Non-determinism, backtracking and Monads

Andrew J Bromage
Wed, 11 Jun 2003 18:02:30 +1000

G'day all.

On Wed, Jun 11, 2003 at 08:37:48AM +0100, Graham Klyne wrote:

> I was thinking some more about this comment of yours, and my own experience 
> with the ease of using lists to implement prolog-style generators, and 
> think I come to some better understanding.

You might find this amusing:

This monad and monad transformer basically implement ground-moded
logic programming, including if-then-else with soft cut.  (It doesn't
implement Prolog cut, but you really don't want it.)

> So there seems to be a very close relationship between the lazy list and 
> non-deterministic computations, but what about other data structures?  I 
> speculate that other structures, lazily evaluated, may also be used to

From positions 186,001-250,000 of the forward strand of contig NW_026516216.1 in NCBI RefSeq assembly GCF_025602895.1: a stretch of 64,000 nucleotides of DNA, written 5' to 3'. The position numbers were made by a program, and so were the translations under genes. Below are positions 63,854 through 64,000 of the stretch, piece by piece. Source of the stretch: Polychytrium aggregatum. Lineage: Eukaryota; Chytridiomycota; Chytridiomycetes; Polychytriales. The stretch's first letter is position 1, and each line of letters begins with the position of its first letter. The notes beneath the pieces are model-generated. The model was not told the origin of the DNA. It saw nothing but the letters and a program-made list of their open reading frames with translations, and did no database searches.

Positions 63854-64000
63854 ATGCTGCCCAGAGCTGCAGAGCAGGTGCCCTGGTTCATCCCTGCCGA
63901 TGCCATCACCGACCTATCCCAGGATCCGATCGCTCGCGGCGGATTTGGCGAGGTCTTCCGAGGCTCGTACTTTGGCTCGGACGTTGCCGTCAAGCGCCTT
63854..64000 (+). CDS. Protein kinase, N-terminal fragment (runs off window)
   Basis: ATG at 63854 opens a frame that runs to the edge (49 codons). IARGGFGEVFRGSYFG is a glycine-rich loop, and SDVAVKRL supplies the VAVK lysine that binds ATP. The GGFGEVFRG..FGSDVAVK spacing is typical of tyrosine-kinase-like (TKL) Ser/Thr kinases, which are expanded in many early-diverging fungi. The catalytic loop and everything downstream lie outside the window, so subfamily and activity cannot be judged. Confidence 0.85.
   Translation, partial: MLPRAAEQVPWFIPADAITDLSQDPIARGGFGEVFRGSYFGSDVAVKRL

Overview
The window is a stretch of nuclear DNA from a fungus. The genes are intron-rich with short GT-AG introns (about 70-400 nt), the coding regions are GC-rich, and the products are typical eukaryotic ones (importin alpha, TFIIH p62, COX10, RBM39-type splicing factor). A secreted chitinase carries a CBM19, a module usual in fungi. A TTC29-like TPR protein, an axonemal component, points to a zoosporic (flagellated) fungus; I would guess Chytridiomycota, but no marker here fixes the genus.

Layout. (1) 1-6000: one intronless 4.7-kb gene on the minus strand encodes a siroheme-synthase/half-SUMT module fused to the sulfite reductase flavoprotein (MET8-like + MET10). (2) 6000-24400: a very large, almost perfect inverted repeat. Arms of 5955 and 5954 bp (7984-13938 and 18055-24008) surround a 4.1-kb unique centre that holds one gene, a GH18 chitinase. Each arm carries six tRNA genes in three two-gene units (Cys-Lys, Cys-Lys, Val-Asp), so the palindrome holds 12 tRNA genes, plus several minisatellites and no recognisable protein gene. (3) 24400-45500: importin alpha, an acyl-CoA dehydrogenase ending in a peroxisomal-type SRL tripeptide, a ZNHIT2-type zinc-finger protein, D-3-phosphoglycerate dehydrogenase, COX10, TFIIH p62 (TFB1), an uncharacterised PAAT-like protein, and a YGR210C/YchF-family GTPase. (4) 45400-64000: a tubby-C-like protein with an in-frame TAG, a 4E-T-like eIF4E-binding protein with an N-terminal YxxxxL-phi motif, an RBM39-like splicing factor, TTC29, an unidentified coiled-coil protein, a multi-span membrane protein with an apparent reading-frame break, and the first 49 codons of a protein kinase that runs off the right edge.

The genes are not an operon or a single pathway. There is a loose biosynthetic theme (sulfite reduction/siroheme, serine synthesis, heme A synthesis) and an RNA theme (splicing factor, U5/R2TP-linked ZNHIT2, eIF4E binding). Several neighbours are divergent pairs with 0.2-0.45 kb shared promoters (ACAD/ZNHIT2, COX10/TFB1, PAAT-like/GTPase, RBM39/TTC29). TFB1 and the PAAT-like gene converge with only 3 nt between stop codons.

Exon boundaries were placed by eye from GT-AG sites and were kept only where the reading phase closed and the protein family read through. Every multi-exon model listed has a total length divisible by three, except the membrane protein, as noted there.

> represent the results of non-deterministic computations, yet allow the 
> results to be accessed in a different order.

Yes.  The different data structures would, in general I think,
correspond to different search rules.  Using a lazy list corresponds
to depth-first search.  Your tree monad actually returns the entire
computation tree, which can then be traversed in depth-first order,
breadth-first order, or whatever order you want.

You have to be careful with monad transformers stacked on top of
non-commutative monads, though.  Most programmers would expect, in
this code:

	(lift m1 `mplus` lift m2) `mplus` lift m3

that both m1 and m2 will be evaluated before m3; at least in
circumstances where it mattered.

Andrew Bromage